• xserver-xorg-video-intel_2.1.1-0ubuntu6_amd64.deb
    If you have downloaded them, go to the directory where you put them.
    Now install all of them by doing this in a terminal (console; tty):
    sudo dpkg -i libgcc1_4.2.1-5ubuntu4_amd64.deb gcc-4.2-base_4.2.1-5ubuntu4_amd64.deb libc6_2.6.1-1ubuntu9_amd64.deb
    sudo dpkg -i tzdata_2007f-3ubuntu1_all.deb xserver-xorg-core_1.3.0.0.dfsg-12ubuntu8_amd64.deb
    sudo dpkg -r --force-depends xserver-xorg-video-i810
    sudo dpkg -i xserver-xorg-video-intel_2.1.1-0ubuntu6_amd64.deb
    The dpkg -r --force-depends removes the i810 driver even if the intel driver isnt installed. You should have OR i810 OR intel. This is why I first force to remove it, even if the intel driver is not there. After it I install the intel driver.
    (mind that with package removal there is no version number and architecture, only the name)

  3. You can test if it works by doing
  4. sudo X -configure
    and then
    sudo X -config /root/xorg.conf.new
    Now if you get a grey background with a pointer then it is working :D
    Now end X and copy the config by doing:
    sudo cp /root/xorg.conf.new /etc/X11/xorg.conf
    Does linux rocks? HELL YEAH :D

    Probably you have to install your windowmanager and loginmanager ( kde+kdm / gnome+gdm / ... + xdm ).

Gentoo vs Sabayon

I have been a Gentoo user for a while but lately gave it up and tried ArchLinux.
The reason was that packages sometimes break and all the compiling and the lengthy install process.
What I really really like about gentoo is the package management. For each package you can choose whether you want the stable (extensively tested) or the unstable (you shouldn't take this unstable not very literally; ~x86) version.
Further, it is possible for each package to determine which specific version you want. Or if a version does not work, you can just mask it and it will go back to the old version.
If there is a newer version (than the masked one) it will be installed.

Now, Sabayon Linux is based on Gentoo.
But it uses an overlay (package repository that the Sabayon team have made available).
Also it has a very easy and fast installation. It let's you choose between a desktop (KDE, Gnome, Fluxbox) install and for example a server (core install).
Sabayon has announced Enthropy, which is a package manager which uses precompiled packages. Yes, indeed this has some disadvantages for optimizing all packages for your architecture but it saves you loads of time and it will still be possible to compile the packages.

So be ready for some post about Sabayon Linux

My test system

My test system is a Dell Latitude D630.
As the hardware is quite new there are some problems getting everything to work.
But this makes it even more interesting.

Here is the hardware present shown by the lspci output:

00:00.0 Host bridge: Intel Corporation Mobile PM965/GM965/GL960 Memory Controller Hub (rev 0c)
00:02.0 VGA compatible controller: Intel Corporation Mobile GM965/GL960 Integrated Graphics Controller (rev 0c)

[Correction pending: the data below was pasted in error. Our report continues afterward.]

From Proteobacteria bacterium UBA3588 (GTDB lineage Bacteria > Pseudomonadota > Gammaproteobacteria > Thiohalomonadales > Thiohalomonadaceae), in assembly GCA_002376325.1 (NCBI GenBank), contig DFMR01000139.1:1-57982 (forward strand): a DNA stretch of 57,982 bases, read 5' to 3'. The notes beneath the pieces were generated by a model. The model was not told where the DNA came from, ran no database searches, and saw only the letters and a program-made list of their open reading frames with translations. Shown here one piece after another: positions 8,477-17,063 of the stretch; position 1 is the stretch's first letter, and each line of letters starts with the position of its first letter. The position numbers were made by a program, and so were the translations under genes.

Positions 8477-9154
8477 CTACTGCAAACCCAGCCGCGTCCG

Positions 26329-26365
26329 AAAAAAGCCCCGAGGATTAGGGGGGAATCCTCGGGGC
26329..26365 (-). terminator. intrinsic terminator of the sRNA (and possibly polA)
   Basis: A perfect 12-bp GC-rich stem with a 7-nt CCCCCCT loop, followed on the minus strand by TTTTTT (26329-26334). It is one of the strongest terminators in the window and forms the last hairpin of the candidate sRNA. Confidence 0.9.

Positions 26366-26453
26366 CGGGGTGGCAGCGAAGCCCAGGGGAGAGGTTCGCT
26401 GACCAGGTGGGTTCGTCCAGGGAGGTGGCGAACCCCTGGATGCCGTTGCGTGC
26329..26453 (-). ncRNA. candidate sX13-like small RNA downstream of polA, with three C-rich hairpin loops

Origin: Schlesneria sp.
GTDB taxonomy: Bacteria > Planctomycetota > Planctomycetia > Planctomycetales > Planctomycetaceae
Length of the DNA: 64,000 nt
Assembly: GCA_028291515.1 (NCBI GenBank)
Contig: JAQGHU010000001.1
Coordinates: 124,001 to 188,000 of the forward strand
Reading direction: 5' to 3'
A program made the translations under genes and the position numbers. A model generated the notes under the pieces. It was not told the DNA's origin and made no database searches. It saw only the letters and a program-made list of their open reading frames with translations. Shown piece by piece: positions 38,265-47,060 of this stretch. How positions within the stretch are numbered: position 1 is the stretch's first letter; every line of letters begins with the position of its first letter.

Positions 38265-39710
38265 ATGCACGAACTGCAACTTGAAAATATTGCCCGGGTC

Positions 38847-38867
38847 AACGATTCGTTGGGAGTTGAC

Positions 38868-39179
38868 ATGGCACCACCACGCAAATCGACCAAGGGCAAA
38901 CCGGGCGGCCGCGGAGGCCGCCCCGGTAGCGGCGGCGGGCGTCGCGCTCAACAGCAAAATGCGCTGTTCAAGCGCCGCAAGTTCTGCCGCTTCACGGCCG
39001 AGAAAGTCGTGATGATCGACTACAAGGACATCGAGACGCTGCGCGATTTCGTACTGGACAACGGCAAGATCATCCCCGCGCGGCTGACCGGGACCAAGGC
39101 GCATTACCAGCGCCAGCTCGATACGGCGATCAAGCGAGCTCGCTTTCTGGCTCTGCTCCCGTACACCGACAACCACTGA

00:02.1 Display controller: Intel Corporation Mobile GM965/GL960 Integrated Graphics Controller (rev 0c)
00:1a.0 USB Controller: Intel Corporation 82801H (ICH8 Family) USB UHCI Contoller #4 (rev 02)
00:1a.1 USB Controller: Intel Corporation 82801H (ICH8 Family) USB UHCI Controller #5 (rev 02)
00:1a.7 USB Controller: Intel Corporation 82801H (ICH8 Family) USB2 EHCI Controller #2 (rev 02)
00:1b.0 Audio device: Intel Corporation 82801H (ICH8 Family) HD Audio Controller (rev 02)
00:1c.0 PCI bridge: Intel Corporation 82801H (ICH8 Family) PCI Express Port 1 (rev 02)
00:1c.1 PCI bridge: Intel Corporation 82801H (ICH8 Family) PCI Express Port 2 (rev 02)
00:1c.5 PCI bridge: Intel Corporation 82801H (ICH8 Family) PCI Express Port 6 (rev 02)
00:1d.0 USB Controller: Intel Corporation 82801H (ICH8 Family) USB UHCI Controller #1 (rev 02)
00:1d.1 USB Controller: Intel Corporation 82801H (ICH8 Family) USB UHCI Controller #2 (rev 02)
00:1d.2 USB Controller: Intel Corporation 82801H (ICH8 Family) USB UHCI Controller #3 (rev 02)
00:1d.7 USB Controller: Intel Corporation 82801H (ICH8 Family) USB2 EHCI Controller #1 (rev 02)
00:1e.0 PCI bridge: Intel Corporation 82801 Mobile PCI Bridge (rev f2)
00:1f.0 ISA bridge: Intel Corporation 82801HEM (ICH8M) LPC Interface Controller (rev 02)
00:1f.1 IDE interface: Intel Corporation 82801HBM/HEM (ICH8M/ICH8M-E) IDE Controller (rev 02)
00:1f.2 IDE interface: Intel Corporation 82801HBM/HEM (ICH8M/ICH8M-E) SATA IDE Controller (rev 02)
00:1f.3 SMBus: Intel Corporation 82801H (ICH8 Family) SMBus Controller (rev 02)
03:01.0 CardBus bridge: O2 Micro, Inc. Cardbus bridge (rev 21)
03:01.4 FireWire (IEEE 1394): O2 Micro, Inc. Firewire (IEEE 1394) (rev 02)
09:00.0 Ethernet controller: Broadcom Corporation NetXtreme BCM5755M Gigabit Ethernet PCI Express (rev 02)
0c:00.0 Network controller: Intel Corporation PRO/Wireless 3945ABG Network Connection (rev 02)

If someone wants the lspci -vv output you can ask me.


Hi all,

I am a Linux/BSD enthousiast. Some of the distros I used where Ubuntu, Fedora, Gentoo, FreeBSD, ...
I would like to do my part to make the world a better place, but murder is illegal. :)
So instead I will document my experiments here so it can be of use for other people.

But there is more in life than Linux/BSD (is there actually? :p )
So once in a while you will find some thoughts coming straight from my disturbed mind. ;)

I hope I, and you will enjoy this blog and/or find it useful.

Comments are always greatly appreciated!